Many riders racing Paris-Roubaix will be happy just to complete the course. But Sunday’s Hell of the North will be bittersweet for Team Sky’s Gabriel Rasch, whether he finishes or not. This edition of the Queen of the Classics will be his last race as a pro before becoming a sports director with the British WorldTour team.
Team Sky sponsor Muc-Off has produced a video in which the Norwegian domestique talks about his affinity with the Classics and looks forward to his new career.
Rasch has ridden Paris-Roubaix five times, with his highest placing coming in 2011 when he finished 23rd, riding for Garmin-Cervélo.
He told the Team Sky website: “I’d like to go out on a high and get my best-ever result in the race. I know if everything goes my way, and I am really lucky, that I can be up there at Paris-Roubaix.”
“First and foremost, I’ll be looking to help our team leaders, but I’d still like to be competitive myself and hang in there for as long as possible. If you’ve got the form on the day, you’ll always have a chance because it’s such an unpredictable race.
“I think my strengths as a rider suit this type of race but everything still has to run perfectly. The Classics are the hardest and best races in the sport in my opinion – and Paris-Roubaix is the biggest of them all. It has so much history and so many people turn out to watch it. I love everything about it and I’m pleased I’ve got the chance to ride it one last time.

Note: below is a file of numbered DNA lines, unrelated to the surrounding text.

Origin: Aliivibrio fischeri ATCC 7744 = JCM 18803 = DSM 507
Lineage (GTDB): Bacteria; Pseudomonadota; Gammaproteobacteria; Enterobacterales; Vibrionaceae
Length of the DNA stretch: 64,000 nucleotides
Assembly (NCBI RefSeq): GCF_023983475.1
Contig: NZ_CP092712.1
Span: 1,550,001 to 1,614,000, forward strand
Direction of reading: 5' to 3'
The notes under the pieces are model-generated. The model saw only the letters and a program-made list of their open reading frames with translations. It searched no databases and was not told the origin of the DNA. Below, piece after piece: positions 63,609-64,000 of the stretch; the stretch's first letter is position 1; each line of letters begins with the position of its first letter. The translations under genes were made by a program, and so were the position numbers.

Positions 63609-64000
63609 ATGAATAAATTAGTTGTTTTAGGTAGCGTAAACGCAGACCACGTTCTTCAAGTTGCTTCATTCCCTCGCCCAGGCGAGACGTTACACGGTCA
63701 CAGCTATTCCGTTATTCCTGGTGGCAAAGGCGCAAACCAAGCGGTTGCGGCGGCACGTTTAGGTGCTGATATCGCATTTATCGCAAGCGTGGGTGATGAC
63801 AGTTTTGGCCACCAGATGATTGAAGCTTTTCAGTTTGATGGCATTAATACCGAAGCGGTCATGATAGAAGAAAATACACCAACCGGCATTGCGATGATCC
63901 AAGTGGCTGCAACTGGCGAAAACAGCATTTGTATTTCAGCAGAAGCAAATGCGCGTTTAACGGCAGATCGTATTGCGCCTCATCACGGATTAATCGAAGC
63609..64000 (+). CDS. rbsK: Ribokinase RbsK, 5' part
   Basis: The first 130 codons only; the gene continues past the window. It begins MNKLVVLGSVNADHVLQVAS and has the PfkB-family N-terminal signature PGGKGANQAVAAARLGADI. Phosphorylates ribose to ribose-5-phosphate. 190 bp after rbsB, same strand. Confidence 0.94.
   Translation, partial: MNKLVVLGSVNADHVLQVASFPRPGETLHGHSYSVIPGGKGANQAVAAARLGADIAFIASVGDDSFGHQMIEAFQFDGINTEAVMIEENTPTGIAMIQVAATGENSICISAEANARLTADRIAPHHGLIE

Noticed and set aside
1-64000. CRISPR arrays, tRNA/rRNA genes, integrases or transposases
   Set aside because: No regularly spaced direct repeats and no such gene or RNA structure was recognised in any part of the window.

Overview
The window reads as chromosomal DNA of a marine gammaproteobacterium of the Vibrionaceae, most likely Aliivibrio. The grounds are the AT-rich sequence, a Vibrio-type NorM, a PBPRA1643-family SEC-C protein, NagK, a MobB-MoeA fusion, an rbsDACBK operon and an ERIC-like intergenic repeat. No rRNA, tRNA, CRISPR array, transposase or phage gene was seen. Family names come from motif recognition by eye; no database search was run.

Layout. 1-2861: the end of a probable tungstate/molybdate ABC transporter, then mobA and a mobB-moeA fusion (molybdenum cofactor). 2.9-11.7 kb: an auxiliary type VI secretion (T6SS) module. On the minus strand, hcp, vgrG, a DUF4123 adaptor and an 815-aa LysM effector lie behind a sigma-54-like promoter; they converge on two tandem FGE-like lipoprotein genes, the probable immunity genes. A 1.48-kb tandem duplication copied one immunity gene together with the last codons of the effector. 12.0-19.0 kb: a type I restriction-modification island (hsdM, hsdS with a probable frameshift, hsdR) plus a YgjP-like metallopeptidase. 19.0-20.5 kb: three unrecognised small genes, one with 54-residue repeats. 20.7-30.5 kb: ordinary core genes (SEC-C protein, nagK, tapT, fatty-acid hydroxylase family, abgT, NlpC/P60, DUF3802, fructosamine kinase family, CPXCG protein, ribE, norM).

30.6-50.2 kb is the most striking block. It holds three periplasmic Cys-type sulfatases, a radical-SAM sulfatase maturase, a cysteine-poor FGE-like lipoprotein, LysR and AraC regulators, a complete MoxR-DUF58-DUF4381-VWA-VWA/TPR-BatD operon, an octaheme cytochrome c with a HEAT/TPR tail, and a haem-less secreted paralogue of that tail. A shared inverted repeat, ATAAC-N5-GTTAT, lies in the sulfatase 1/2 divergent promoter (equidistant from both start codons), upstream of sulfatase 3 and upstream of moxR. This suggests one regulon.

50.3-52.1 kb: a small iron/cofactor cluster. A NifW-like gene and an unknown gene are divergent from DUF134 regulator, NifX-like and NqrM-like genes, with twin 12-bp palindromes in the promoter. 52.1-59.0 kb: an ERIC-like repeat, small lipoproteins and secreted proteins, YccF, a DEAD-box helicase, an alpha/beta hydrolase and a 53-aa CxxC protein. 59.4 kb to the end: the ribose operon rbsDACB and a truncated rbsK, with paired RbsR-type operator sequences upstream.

“Of course, it will be emotional after the race on Sunday, and I think if I’d quit cycling straight after retiring, it would have left a big hole in my life, but now I have new goals to motivate and challenge me.”
Rasch had a successful amateur career in Norway, including winning the national road championship in 2003.
He was already in his thirties when he began his pro career in 2008 at Crédit Agricole alongside compatriot Thor Hushovd, who encouraged him to join.
Having turned 38 on Wednesday, he ends it at Sky alongside another Norwegian, Edvald Boasson Hagen, who also rides on Sunday.
His racing days almost came to a premature end when he was forced to abandon last Sunday’s Tour of Flanders after picking up a knee injury in a crash.
Briefly, it looked as though he might have to miss the Scheldeprijs on Wednesday – which happened to be his 38th birthday – as well as this weekend’s Queen of the Classics.
Happily, that hasn’t happened, and he completed the Belgian race, finishing in 77th place, crossing the line alongside Hushovd, and on Sunday morning in Compiègne will begin his final race as a pro.
He’s not picked a bad one to go out on.
Born in Scotland, Simon moved to London aged seven and now lives in the Oxfordshire Cotswolds with his miniature schnauzer, Elodie. He fell in love with cycling one Saturday morning in 1994 while living in Italy when Milan-San Remo went past his front door. A daily cycle commuter in London back before riding to work started to boom, he's been news editor at road.cc since 2009. Handily for work, he speaks French and Italian. He doesn't get to ride his Colnago as often as he'd like, and freely admits he's much more adept at cooking than fettling with bikes.